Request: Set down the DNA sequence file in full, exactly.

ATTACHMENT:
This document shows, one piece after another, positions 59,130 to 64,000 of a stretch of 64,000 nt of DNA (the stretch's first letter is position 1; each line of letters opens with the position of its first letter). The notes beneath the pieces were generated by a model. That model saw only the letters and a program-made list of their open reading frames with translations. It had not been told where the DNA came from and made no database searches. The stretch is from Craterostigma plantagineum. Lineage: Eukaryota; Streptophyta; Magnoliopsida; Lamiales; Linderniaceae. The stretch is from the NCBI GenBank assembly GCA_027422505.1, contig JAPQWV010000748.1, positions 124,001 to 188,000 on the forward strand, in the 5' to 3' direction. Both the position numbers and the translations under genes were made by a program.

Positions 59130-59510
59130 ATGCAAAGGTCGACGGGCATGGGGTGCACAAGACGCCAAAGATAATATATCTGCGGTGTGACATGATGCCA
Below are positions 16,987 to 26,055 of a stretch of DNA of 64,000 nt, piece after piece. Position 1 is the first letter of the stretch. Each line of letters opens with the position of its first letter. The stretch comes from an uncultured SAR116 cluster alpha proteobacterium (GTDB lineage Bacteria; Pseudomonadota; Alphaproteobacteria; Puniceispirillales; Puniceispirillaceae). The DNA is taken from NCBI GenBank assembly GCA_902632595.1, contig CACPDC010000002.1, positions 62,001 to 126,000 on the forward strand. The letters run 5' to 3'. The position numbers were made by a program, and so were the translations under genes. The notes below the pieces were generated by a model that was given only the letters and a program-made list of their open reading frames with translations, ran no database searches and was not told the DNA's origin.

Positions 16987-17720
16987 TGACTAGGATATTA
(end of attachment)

This document shows, one piece after another, positions 59,130 to 64,000 of a stretch of 64,000 nt of DNA (the stretch's first letter is position 1; each line of letters opens with the position of its first letter). The notes beneath the pieces were generated by a model. That model saw only the letters and a program-made list of their open reading frames with translations. It had not been told where the DNA came from and made no database searches. The stretch is from Craterostigma plantagineum. Lineage: Eukaryota; Streptophyta; Magnoliopsida; Lamiales; Linderniaceae. The stretch is from the NCBI GenBank assembly GCA_027422505.1, contig JAPQWV010000748.1, positions 124,001 to 188,000 on the forward strand, in the 5' to 3' direction. Both the position numbers and the translations under genes were made by a program.

Positions 59130-59510
59130 ATGCAAAGGTCGACGGGCATGGGGTGCACAAGACGCCAAAGATAATATATCTGCGGTGTGACATGATGCCA
Below are positions 16,987 to 26,055 of a stretch of DNA of 64,000 nt, piece after piece. Position 1 is the first letter of the stretch. Each line of letters opens with the position of its first letter. The stretch comes from an uncultured SAR116 cluster alpha proteobacterium (GTDB lineage Bacteria; Pseudomonadota; Alphaproteobacteria; Puniceispirillales; Puniceispirillaceae). The DNA is taken from NCBI GenBank assembly GCA_902632595.1, contig CACPDC010000002.1, positions 62,001 to 126,000 on the forward strand. The letters run 5' to 3'. The position numbers were made by a program, and so were the translations under genes. The notes below the pieces were generated by a model that was given only the letters and a program-made list of their open reading frames with translations, ran no database searches and was not told the DNA's origin.

Positions 16987-17720
16987 TGACTAGGATATTA